Here’s the product description:
All Aboard for Murder! is a free, unofficial scenario for the Japanese RPG Ryuutama.
The PCs board a train bound for a distant land, and travel for several days through the lawless wilderness between stations. When one of their fellow passengers is killed, and another passenger disappears, the PCs are presented with a cast of suspicious characters, and must determine who committed the murder before they arrive at their destination and the culprit escapes.
All Aboard for Murder! has 17 main NPCs and maps for each of the cars. You’ll need the Ryuutama rulebook to play.
You can download it at DTRPG, for free.

Core Book Corrected Edition Now Available

Two years on from the initial release, Šukāmu Press has issued a new version of the core book for Babylon On Which Fame and Jubilation Are Bestowed.  This revision includes multiple corrections and other minor edits.  Of greater significance is the updated timeline, which rectifies any discrepancies with the forthcoming Doom of Ešnunna supplement for the years from 1772 BCE to 1756 BCE.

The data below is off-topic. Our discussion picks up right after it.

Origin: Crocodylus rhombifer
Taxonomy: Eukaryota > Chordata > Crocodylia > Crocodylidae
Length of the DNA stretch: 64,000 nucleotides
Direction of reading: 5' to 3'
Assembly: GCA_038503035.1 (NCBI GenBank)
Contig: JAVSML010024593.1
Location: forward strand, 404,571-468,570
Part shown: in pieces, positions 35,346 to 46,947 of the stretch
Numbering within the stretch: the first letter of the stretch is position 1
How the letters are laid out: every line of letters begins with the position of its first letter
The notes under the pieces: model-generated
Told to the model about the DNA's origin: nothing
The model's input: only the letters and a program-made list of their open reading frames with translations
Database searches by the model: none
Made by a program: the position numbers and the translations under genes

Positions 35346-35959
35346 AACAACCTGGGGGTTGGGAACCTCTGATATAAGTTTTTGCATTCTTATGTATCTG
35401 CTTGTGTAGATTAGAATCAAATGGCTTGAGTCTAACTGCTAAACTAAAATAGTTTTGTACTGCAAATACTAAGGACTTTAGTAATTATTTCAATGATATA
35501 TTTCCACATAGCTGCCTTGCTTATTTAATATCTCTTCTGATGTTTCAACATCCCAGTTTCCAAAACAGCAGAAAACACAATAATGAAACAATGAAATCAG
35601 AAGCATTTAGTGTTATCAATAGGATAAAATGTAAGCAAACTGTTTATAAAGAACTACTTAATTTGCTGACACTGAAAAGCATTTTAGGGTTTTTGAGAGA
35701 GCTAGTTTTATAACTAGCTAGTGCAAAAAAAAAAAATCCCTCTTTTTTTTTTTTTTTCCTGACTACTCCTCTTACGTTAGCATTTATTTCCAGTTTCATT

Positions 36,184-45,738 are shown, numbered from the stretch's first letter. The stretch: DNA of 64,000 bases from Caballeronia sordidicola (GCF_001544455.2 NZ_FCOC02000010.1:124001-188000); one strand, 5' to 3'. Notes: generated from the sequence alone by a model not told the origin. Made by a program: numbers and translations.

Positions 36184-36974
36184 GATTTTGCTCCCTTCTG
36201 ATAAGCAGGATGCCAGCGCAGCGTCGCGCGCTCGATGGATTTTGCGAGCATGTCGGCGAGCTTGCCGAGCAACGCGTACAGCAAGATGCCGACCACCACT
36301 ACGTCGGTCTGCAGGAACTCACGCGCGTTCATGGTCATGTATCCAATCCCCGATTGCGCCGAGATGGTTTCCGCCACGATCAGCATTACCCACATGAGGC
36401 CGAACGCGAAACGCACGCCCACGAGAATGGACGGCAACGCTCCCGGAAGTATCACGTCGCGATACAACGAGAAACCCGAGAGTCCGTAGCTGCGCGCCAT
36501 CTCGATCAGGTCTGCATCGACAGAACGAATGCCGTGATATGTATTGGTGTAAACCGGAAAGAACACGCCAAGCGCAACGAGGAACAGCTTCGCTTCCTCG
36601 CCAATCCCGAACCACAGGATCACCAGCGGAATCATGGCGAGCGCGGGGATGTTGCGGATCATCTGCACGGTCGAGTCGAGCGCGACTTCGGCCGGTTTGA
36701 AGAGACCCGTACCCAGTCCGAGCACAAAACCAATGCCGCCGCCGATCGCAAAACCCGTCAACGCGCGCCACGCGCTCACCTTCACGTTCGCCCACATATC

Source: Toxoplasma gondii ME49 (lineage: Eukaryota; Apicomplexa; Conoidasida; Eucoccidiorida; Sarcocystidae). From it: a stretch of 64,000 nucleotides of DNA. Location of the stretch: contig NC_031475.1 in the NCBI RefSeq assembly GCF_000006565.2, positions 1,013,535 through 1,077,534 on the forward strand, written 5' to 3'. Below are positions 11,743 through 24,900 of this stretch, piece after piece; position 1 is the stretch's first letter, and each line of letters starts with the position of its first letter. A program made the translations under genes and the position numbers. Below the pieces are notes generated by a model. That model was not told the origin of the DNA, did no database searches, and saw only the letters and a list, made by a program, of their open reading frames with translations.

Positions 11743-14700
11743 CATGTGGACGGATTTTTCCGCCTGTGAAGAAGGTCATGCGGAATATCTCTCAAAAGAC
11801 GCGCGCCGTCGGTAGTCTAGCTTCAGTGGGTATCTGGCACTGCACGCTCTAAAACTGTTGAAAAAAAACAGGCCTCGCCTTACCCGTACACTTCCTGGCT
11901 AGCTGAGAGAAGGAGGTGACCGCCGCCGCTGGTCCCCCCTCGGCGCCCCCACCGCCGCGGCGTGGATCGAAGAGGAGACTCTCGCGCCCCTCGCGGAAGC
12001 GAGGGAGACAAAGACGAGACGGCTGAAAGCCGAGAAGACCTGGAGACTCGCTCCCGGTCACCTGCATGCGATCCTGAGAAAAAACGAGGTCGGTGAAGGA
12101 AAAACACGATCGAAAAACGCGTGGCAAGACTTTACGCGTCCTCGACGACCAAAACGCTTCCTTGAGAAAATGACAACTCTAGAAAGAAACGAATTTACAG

If you’ve previously purchased the PDF version from DriveThruRPG, the new file is available to you now, at no cost.  Šukāmu is currently in the process of transitioning away from Lulu’s Print-on-Demand service, but for the time being the corrected edition is also available for purchase there.

Once we’ve completed the transition to DriveThruRPG for POD material, we will withdraw the Lulu editions, and update our links to this new service.

Thank you again to those of you who sent in corrections.

July ’18 Update

The Doom of Ešnunna